SUNDAY, Feb. 2, 2020 (HealthDay News) -- The United States will temporarily bar entry to any foreigners who have recently traveled to China because of a coronavirus outbreak in that country that has sickened nearly 14,000 and killed just over 300.
Since Friday, the U.S. Centers for Disease Control and Prevention has confirmed two more U.S. cases of coronavirus, bringing the total to eight. The seventh case is a man from California who had recently traveled to Wuhan, China, the epicenter of the outbreak. Meanwhile, an eighth case was confirmed in a man in his 20s who lives in Boston and recently returned from Wuhan.
The U.S. ban, which will take effect on Sunday, was announced by Health and Human Services Secretary Alex Azar as he declared the coronavirus a "public health emergency."
Dr. Anthony Fauci, director of the U.S. National Institute of Allergy and Infectious Diseases, said the American actions were being taken because there are "a lot of unknowns" surrounding the virus and its transmission path, the New York Times reported.
"The number of cases have steeply inclined with every day," Fauci noted, adding that there was evidence that people who initially tested negative for the virus contracted it later, newspaper reported.
The temporary entry ban applies to foreign nationals, with the exception of relatives of citizens and permanent residents, The Times reported.
U.S. citizens who have recently traveled to the Hubei province of China, where Wuhan is located, will be quarantined for up to 14 days, U.S. health officials said. U.S. citizens who have recently traveled to other parts of China will face health screenings and voluntary quarantines of up to 14 days.
The U.S. ban came one day after the World Health Organization declared the coronavirus outbreak an international public health emergency and the United States reported its first case of person-to-person transmission of the virus.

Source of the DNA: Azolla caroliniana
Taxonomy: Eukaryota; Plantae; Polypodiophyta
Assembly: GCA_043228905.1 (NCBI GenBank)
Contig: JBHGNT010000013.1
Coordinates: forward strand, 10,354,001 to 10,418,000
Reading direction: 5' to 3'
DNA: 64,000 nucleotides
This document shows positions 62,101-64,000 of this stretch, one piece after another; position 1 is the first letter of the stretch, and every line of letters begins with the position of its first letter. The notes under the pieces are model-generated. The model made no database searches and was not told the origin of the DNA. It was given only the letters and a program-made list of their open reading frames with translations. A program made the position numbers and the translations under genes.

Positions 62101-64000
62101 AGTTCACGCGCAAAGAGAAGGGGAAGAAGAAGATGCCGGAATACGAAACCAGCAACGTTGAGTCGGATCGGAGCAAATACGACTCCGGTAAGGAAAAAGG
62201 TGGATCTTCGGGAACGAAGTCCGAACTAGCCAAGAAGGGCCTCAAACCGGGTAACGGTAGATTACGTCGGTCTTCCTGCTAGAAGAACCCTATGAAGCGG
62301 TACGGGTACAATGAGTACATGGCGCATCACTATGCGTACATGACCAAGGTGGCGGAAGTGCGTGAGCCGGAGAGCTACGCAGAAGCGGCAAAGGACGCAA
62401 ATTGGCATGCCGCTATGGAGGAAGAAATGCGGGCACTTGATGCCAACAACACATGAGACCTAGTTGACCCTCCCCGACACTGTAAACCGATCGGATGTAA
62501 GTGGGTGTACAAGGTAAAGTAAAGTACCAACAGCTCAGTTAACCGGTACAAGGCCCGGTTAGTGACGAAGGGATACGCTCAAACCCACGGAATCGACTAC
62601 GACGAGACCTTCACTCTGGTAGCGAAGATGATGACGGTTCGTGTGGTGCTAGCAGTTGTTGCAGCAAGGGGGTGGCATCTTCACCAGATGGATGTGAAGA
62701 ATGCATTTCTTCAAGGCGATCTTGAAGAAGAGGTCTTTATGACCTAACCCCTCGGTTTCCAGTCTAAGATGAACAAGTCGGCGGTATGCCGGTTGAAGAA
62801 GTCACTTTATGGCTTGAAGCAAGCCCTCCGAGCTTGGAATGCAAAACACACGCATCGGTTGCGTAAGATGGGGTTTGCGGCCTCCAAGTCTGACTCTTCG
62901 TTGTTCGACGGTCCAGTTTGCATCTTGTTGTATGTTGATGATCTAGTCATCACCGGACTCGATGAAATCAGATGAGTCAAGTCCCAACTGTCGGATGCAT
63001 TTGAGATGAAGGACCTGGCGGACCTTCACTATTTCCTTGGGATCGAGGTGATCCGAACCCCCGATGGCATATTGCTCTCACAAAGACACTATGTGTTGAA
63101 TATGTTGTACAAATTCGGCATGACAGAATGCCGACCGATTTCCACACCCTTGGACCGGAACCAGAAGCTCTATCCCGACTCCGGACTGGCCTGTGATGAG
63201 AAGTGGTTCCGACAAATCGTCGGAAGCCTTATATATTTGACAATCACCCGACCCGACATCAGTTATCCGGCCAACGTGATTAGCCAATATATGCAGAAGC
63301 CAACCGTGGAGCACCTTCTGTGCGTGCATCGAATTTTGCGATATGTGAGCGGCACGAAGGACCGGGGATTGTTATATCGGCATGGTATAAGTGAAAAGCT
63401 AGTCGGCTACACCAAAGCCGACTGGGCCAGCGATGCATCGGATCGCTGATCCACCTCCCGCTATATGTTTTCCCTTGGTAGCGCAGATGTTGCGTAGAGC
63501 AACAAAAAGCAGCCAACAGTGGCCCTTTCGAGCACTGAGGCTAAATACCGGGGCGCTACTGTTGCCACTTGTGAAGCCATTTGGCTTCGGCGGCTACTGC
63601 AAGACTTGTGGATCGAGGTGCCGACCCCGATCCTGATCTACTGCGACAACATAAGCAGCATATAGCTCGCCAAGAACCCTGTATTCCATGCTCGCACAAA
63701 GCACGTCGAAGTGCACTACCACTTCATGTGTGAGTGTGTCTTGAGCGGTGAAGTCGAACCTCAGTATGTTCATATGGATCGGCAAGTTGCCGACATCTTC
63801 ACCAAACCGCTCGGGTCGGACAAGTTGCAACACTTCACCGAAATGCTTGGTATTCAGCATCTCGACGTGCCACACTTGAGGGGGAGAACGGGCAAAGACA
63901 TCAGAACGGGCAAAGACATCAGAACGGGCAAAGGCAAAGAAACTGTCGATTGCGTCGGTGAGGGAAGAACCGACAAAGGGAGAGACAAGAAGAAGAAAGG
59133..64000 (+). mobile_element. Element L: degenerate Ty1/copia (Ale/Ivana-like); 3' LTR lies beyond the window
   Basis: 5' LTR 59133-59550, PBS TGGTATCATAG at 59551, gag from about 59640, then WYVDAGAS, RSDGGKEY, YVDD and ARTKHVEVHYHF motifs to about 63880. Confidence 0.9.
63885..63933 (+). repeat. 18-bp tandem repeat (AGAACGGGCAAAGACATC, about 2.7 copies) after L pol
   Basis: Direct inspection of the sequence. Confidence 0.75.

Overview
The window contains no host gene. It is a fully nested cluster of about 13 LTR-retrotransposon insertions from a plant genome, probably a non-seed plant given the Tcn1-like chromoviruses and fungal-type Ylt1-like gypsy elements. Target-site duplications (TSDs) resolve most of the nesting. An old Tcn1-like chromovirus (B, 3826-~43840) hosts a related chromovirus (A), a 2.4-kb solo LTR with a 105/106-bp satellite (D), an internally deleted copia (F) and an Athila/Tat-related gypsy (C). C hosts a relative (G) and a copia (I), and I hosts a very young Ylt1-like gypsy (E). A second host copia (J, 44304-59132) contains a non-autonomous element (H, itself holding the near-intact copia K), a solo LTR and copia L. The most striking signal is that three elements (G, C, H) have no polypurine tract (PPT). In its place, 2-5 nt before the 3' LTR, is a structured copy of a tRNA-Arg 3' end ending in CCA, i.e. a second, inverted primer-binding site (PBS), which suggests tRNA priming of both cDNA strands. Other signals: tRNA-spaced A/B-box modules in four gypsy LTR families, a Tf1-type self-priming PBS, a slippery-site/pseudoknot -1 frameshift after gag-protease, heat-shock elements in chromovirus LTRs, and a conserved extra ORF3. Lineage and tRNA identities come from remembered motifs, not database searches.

On Friday, U.S. health officials also announced that the CDC has issued a mandatory quarantine for the 195 Americans who were evacuated Tuesday from Wuhan, the epicenter of the outbreak.
The quarantine would restrict the evacuees' movements for 14 days from when they left Wuhan, mostly because U.S. health officials still aren't sure just how easily the virus spreads.
"If we take strong measures now, we may be able to blunt the impact of the virus on the United States," Dr. Nancy Messonnier, director of the National Center for Immunization and Respiratory Diseases, said during a media briefing Friday. "While we recognize this is an unprecedented action, we are facing an unprecedented public health threat," she explained.
"We are preparing as if this were the next pandemic, but we are hopeful still that this is not and will not be the case," Messonnier added. "This is the first time in 50 years that CDC has issued a quarantine order. We would rather be remembered for overreacting than for underreacting."
Meanwhile, Chinese officials said Saturday that the death toll in that country has hit 304, The Times reported. Chinese health officials have confirmed that the virus is spreading from person-to-person, and that it can be spread by a person who is not showing symptoms of infection.
In the United States, health officials on Thursday confirmed the first U.S. case of person-to-person transmission of the coronavirus.
The patient is the husband of a Chicago woman who was the second confirmed case in the United States. She had traveled to Wuhan and fell ill upon her return home. The husband is in his 60s and has underlying health conditions.
"This second patient [the husband] did not travel to China, indicating the first person-to-person transmission of novel coronavirus in the United States," said Dr. Ngozi Ezike, director of the Illinois Department of Public Health.
U.S. health experts said person-to-person transmission in the United States was inevitable.
"The main takeaway is this confirms something we already knew: that there was likely person-to-person spread in China with this virus. Otherwise the numbers wouldn't be as high as they are," said Dr. Eric Cioe-Pena, director of global health at Northwell Health in New Hyde Park, N.Y.
In China, the case count kept climbing on Sunday, with cases of coronavirus reaching 14,380, The Times reported. That easily eclipses the 5,327 cases reported in China during the 2003 SARS outbreak.
Outside China, there have been more than 100 confirmed cases of coronavirus in at least 23 countries. The first death outside China, a man from Wuhan who was visiting the Philippines, was reported Sunday, The Times reported.
Countries and territories that have confirmed cases: Thailand, Japan, Hong Kong, Singapore, Taiwan, Australia, Malaysia, Macau, Russia, France, the United States, South Korea, Germany, the United Arab Emirates, Canada, Britain, Vietnam, Italy, India, the Philippines, Nepal, Cambodia, Sri Lanka, Finland, Sweden and Spain.
Cases recorded in Thailand, Taiwan, Germany, Vietnam, Japan, France and the United States involved patients who had not been to China.
The U.S. Centers for Disease Control and Prevention has more on the new coronavirus.